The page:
Before writing the yaml file you should know about how to store the sensitive information as GitHub Secrets. In our case this means, at least, storing the key secret as an encrypted element.

To store the secret, go into your GitHub repository and, once you’re in Settings, go to Secrets on the left menu and then click Add a new secret. Set the Name as ACCESS_KEY_SECRET and paste your key under Value.

And you’re all set to go! Below you can find the template to use to push your site. You only need to fill the env: section of the file (where the bucket, endpoint, access key, and access key secret are defined) to adapt it to your specific needs:

name: Push to Alibaba Cloud OSS

on:
  push:
    branches: [ master ]

env:
  BUCKET: bucket_name_here
  ENDPOINT: oss_endpoint_here
  ACCESS_KEY: your_access_key_here
  ACCESS_KEY_SECRET: ${{ secrets.ACCESS_KEY_SECRET }}

jobs:
  build:
    runs-on: ubuntu-latest
    steps:
      - uses: actions/checkout@v2
      - name: Install Alibaba Cloud OSSUTIL
        run: wget http://gosspublic.alicdn.com/ossutil/1.6.10/ossutil64 && chmod +x ossutil64
      - name: Configure Alibaba Cloud OSSUTIL
        run: ./ossutil64 config -i ${ACCESS_KEY} -k ${ACCESS_KEY_SECRET} -e ${ENDPOINT} -c .ossutilconfig
      - name: Upload the web folder to the chosen OSS bucket
        run: ./ossutil64 --config-file .ossutilconfig cp ${{ github.workspace }}/web oss://${BUCKET} -r -f

On our template, we can see the workflow defined in three blocks: on:, env: and jobs:.

  • As you may guess, the on: block tells GitHub which events to listen to. For us, it only commits pushed to the master branch will get honored.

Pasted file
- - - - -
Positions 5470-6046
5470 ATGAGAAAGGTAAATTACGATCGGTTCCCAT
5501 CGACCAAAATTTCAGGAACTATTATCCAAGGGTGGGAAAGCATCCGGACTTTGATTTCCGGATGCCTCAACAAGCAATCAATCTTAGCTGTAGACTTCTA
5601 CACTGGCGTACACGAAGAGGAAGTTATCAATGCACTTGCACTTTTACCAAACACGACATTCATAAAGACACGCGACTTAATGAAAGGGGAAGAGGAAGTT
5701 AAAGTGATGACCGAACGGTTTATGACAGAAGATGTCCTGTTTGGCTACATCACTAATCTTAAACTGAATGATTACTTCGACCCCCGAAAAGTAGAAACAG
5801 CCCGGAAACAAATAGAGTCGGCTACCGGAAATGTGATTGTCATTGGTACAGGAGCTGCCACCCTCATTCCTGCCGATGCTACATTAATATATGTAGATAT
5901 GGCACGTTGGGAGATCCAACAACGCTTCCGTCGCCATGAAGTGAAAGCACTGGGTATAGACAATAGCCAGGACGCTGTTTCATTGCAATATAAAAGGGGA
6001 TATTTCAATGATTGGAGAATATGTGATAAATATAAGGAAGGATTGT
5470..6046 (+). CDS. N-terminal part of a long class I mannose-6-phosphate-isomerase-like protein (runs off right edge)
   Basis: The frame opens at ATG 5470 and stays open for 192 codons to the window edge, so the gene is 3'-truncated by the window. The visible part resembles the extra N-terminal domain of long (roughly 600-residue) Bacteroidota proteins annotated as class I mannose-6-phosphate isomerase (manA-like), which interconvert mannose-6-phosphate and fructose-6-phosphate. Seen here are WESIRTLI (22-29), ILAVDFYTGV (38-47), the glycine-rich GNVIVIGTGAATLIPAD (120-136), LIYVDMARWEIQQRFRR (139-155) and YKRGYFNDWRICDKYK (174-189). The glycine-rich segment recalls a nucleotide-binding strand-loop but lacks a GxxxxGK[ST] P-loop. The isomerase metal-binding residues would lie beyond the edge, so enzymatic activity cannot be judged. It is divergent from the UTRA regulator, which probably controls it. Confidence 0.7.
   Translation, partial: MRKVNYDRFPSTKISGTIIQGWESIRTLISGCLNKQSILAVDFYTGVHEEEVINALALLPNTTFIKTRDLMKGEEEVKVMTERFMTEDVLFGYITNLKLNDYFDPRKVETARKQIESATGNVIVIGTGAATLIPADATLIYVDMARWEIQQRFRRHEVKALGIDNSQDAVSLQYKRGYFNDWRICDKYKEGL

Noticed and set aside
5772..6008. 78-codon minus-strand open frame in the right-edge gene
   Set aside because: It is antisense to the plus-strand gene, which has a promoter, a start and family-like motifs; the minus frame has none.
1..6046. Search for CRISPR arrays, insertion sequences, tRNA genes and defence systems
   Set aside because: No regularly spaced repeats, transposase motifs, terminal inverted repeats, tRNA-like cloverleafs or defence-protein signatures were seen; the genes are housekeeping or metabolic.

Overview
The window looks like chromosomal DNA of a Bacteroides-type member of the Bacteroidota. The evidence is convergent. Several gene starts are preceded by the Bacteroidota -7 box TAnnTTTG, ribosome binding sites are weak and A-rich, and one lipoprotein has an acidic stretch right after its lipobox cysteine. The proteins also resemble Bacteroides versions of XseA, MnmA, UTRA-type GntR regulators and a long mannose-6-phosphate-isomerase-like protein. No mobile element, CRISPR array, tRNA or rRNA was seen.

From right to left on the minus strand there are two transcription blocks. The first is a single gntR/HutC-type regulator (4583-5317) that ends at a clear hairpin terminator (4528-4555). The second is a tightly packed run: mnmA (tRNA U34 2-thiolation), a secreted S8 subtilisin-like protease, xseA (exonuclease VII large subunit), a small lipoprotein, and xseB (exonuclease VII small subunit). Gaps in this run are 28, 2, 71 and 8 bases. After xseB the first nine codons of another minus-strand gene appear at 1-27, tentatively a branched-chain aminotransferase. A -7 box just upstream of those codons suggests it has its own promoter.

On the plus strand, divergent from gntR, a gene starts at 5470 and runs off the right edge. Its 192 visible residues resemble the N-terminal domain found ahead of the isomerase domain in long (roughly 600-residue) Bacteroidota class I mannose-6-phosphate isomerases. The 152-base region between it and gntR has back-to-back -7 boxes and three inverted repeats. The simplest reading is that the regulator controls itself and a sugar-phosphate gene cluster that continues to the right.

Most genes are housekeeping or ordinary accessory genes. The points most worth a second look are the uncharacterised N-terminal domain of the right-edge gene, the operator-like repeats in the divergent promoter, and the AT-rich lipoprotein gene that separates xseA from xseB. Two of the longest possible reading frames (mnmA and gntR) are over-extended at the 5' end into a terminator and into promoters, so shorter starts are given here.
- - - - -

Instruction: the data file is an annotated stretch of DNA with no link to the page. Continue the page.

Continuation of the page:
• The env: block feeds the environment variables for the actual job, which, in our case, are the bucket name, OSS endpoint and the Alibaba Cloud KeyPair.
  • Finally, the jobs: block defines what the actual action will do. For us, it tells GitHub to run an Ubuntu machine with three steps: Install Alibaba Cloud OSSUTIL, Configure Alibaba Cloud OSSUTIL and Upload the web folder to the chosen OSS bucket.

OSSUTIL is one of the official open-sourced tools developed by Alibaba to manage operations with buckets. It supports multi-part upload with no extra operation from the user.
To keep the repository clean and the script out of unnecessary flags, the web is living under the web folder of our git repo, and only its contents will get pushed to the bucket when any commit gets pushed to the master. This is also a way to prevent unwanted credential leaks by pushing all the contents to the bucket.

Conclusion

Did I mention this type of workflow can be called serverless? As you can see, you are not managing any traditional piece of infrastructure as you would have done in the past. In fact, with this kind of workflow, you can be coding directly from your iPad, pushing the changes to your GitHub repository and, within seconds, the changes will be available online by using an OSS bucket.

Magic? Nope, it's called just serverless.